James Butcher, head of policy and research at the NFB, said: “The report recognises the vulnerability of the construction sector to change, due to the reliance of professionals, suppliers and specialist on each other in any given project.


“The recommendations outlined in the report aim to help mitigate some of the potential impacts by encouraging an awareness of the impact on supply chains - from potential tariff increases to delays at the border for an industry heavily reliant in imported materials.


“The contactor usually bears the cost of any increased material costs in standard JCT contracts and knowing the cost of materials is vital to be able to tender competitively for contracts, so all the unknowns surrounding charges, taxes, quotas and tariffs represents a significant challenge.


“While much still remains unknown, planning now can help when considering the viability not just of existing projects but essential to be factored in when tendering for future work, this report helps the sector understand the risks and mitigations available and compliments the NFB’s support available to members.”


Mark Clinton, partner and specialist construction lawyer at Irwin Mitchell, said: “This report demonstrates there are still actions that contractors can take to mitigate the risks of a no deal Brexit, or a deal that still presents challenges to existing ways of working.


“Those in the supply chain will be experiencing similar concerns, so having conversations now is an important part of planning and will help reduce exposure to unexpected changes.


“There is going to be the inevitable increase in cost of bringing people from the EU to work in the UK and while this may ultimately lead to a search for home-grown talent, skilled new construction workers will not be found overnight. By encouraging any EU staff to apply to remain here now, some of these short term effects can be lessened.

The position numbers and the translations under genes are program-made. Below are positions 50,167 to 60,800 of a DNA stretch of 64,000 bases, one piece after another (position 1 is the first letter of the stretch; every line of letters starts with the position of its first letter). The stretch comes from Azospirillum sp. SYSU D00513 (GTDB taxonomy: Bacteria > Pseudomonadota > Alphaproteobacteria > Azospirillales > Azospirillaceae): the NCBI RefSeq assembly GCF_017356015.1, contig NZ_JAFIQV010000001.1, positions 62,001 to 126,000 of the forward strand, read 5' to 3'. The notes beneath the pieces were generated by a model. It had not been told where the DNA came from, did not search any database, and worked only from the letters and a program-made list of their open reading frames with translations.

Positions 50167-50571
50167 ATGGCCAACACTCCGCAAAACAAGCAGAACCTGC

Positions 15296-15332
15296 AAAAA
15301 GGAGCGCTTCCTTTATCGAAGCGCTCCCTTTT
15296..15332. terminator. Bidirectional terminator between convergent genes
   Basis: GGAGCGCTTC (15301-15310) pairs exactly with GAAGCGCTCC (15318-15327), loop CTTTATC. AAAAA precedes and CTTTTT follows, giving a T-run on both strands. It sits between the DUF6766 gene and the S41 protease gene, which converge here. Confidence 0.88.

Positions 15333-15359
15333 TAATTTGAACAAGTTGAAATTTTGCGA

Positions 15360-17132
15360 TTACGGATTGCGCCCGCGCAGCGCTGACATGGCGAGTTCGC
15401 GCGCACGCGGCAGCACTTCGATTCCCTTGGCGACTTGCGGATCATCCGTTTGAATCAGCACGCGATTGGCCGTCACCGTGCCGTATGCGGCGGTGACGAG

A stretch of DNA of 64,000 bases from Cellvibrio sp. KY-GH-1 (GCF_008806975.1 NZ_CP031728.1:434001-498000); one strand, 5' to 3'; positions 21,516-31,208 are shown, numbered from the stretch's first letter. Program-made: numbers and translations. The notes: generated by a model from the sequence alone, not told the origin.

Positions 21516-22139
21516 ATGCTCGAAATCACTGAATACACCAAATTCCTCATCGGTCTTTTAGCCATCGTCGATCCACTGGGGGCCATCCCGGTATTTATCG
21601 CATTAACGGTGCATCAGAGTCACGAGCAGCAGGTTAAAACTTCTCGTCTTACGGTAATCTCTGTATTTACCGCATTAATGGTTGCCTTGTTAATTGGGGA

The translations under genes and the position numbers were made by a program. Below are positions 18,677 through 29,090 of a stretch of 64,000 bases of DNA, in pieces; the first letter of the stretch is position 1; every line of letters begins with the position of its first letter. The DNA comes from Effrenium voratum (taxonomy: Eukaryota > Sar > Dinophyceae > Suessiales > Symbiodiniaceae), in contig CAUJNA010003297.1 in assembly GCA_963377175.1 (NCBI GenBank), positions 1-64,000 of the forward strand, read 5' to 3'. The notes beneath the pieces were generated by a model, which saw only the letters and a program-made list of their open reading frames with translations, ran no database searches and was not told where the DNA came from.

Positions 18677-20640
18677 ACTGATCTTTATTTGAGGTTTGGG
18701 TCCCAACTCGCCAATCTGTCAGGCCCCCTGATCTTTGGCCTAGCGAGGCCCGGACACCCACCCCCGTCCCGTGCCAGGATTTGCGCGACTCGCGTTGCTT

“The impact of Brexit on any existing contracts should also be considered now and where there is any impact or reliance in EU trade, seek to understand the potential impact.


He continued, “While many contractors may be under the impression that a no-deal Brexit would be an event that would gain relief in terms of an extension of time or recovering loss or expense as a result, that is probably not the case. It is another one of those situations where the wording of clauses and amendments should be checked carefully and the time to do that really is now.”


The report concludes that all the uncertainty around a no-deal Brexit has the potential to undermine many construction businesses and those who work in the sector. Covid restrictions are still in place and these plus Brexit are a recipe for confusion.  However, by taking the steps outlined in the report, contractors can seek to mitigate risk and will have a better chance of avoiding the worst-case scenario, deal or no deal at the end of the transition period.


The report was compiled by James Butcher, Head of Policy and Research at the National Federation of Builders and Mark Clinton, Partner and National Head of Construction at Irwin Mitchell.

Contributors included James Mapley in the Irwin Mitchell construction team.


Read Full Report